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The Canadian Coast Guard icebreaker Louis S. St-Laurent makes its way through the ice in Baffin Bay in July 2008. (Jonathan Hayward/Canadian Press)

Arctic search and rescue and the environment will be among the topics that leaders from eight northern nations, including Canada, are set to discuss in Nuuk, Greenland, next week.

U.S. Secretary of State Hillary Clinton and Russian Foreign Minister Sergey Lavrov are among the high-level leaders who are expected to attend the Arctic Council's ministerial meeting next Thursday.

The Canadian government has yet to say who will represent Canada at the ministers' meeting. The most recent foreign affairs minister, Lawrence Cannon, lost his seat in Monday's federal election.

Representatives from Sweden, Norway, Denmark, Finland and Iceland will also be in Nuuk. Senior Arctic officials will meet before the ministers, starting on Monday.

Many items are on the Nuuk meeting agenda, including the signing of an Arctic search and rescue coordination treaty.

The treaty will require member nations to co-ordinate with each other in the event of a plane crash, cruise ship sinking, big oil spill or other major disaster in the Arctic.

Once signed, the treaty will become the first legally binding agreement to be reached by the Arctic Council's eight member countries.

Council's future at issue

The national ministers will also hold a roundtable discussion about the Arctic Council's future challenges, opportunities and priorities.

Member nations in the Arctic Council have been struggling with the question of how the council can be more relevant in a changing Arctic environment, said Martin Sommerkorn, an Arctic climate change advisor with World Wildlife Find International.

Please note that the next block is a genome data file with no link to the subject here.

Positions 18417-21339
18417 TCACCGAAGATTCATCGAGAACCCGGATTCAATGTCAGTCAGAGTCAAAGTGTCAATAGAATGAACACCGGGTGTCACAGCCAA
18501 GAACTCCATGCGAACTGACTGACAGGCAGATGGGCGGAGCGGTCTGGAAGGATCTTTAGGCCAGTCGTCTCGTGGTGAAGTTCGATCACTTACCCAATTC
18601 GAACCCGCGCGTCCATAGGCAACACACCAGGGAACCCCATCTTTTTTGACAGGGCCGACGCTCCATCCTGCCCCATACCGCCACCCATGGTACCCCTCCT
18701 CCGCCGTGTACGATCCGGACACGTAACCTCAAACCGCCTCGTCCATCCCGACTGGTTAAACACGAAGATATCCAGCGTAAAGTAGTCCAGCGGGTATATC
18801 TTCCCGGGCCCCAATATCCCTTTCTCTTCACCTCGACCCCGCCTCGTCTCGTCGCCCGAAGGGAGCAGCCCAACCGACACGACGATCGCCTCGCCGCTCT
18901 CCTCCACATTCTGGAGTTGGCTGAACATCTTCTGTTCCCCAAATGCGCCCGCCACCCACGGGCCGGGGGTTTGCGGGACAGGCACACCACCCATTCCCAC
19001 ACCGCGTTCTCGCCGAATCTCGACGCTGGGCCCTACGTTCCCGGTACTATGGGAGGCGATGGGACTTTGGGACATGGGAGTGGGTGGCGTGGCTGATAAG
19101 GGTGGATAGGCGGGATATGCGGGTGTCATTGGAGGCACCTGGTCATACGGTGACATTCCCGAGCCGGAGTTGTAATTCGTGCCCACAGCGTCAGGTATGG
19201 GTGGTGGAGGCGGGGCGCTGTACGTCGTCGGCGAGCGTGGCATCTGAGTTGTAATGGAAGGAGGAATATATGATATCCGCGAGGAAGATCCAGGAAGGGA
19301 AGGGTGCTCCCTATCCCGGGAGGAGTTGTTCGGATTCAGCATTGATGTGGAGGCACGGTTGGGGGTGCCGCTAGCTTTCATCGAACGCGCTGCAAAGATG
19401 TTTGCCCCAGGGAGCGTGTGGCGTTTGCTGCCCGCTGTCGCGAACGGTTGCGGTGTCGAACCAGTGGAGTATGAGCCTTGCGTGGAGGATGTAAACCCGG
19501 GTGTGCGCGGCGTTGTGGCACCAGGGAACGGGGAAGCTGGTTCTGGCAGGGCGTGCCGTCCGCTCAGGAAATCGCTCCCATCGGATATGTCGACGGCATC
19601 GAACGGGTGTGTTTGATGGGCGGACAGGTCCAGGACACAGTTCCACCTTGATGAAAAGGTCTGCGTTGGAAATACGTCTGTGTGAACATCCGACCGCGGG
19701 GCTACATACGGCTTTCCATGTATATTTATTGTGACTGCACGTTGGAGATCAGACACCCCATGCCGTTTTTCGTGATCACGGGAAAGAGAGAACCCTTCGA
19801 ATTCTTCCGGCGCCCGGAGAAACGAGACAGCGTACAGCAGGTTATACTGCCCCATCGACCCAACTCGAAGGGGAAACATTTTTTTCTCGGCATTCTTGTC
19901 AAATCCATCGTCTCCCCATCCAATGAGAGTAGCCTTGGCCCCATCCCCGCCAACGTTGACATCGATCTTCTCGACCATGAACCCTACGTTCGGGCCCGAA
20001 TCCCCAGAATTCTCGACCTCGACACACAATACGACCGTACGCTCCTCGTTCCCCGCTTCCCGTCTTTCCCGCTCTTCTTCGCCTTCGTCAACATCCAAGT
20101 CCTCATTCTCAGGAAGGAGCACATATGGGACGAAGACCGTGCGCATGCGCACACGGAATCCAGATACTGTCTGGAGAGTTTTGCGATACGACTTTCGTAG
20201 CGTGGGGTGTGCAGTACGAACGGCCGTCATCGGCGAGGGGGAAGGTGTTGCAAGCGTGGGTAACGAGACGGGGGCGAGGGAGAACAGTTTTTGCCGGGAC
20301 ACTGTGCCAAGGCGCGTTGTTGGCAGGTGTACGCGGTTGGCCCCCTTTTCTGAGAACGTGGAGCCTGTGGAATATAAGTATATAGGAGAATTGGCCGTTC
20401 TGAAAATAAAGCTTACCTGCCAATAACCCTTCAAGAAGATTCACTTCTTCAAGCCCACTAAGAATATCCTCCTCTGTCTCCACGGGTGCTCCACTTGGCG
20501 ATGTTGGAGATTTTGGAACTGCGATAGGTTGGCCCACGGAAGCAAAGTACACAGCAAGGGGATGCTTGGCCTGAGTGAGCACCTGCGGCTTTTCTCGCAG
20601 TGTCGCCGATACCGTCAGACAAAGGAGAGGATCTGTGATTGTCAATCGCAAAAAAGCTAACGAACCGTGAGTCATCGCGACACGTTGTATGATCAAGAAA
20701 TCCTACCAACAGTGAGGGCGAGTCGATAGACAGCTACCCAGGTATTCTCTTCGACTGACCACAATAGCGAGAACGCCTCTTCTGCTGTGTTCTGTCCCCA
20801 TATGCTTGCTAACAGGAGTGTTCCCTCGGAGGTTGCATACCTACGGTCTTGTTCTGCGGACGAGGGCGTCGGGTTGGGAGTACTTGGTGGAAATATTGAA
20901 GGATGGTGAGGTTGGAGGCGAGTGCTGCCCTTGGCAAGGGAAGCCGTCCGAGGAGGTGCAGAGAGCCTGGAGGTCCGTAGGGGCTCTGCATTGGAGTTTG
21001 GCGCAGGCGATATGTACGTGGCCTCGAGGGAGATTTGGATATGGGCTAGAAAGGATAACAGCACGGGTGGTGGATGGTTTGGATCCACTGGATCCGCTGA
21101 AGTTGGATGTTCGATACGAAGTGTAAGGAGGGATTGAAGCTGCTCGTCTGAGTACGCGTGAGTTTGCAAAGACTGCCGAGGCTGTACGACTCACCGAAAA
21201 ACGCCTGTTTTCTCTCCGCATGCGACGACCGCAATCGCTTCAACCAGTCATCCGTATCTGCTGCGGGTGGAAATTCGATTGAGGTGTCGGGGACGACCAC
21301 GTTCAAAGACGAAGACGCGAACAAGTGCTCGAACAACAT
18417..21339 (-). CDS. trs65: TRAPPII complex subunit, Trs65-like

"They might be just overwhelmed by what they have to do and what will come up to them in the very near future, as the Arctic is becoming a more and more global place," Sommerkorn told CBC News.

The Inuit Circumpolar Council, one of six northern indigenous organizations that are involved in the Arctic Council, says it also wants the intergovernmental group to take a firm stance on climate change.

"In the future, we think that [the] Arctic Council in general will get a way stronger voice, especially on the question of climate change," said Aqqaluk Lynge, international chairman of the Inuit Circumpolar Council.

Arctic Council member nations must also decide whether they will set up permanent headquarters in the future.

Currently, the Arctic Council is chaired by a different country every two years. Sweden will take over from Greenland as the group's chair after next week's meeting concludes.

Inuit leaders form stance on development

While in Nuuk, Inuit leaders will present the Arctic Council with their united position on Arctic oil, gas and mining development.

Inuit leaders from around the circumpolar world, including Canada, have struggled to find common ground on the thorny issue of resource development.

Lynge said a unified accord on the issue is needed in the Arctic, in light of growing interest in oil, gas and mining development there.

"The Davis Strait between Baffin Island and Greenland [is] going to be an oil highway, so to say," he said.

As a result, Lynge said there will have to be more agreements between Canada and Greenland, "where we are sharing the same areas, waters, and eventually the same pollution, if it happens."

Under the accord that will be presented next week, Inuit leaders are expected to support development in the Arctic, but with caution and some restrictions geared at protecting the northern environment.

The Inuit Circumpolar Council will call for the establishment of an emergency fund to be used in case of accidents or oil spills, Lynge said.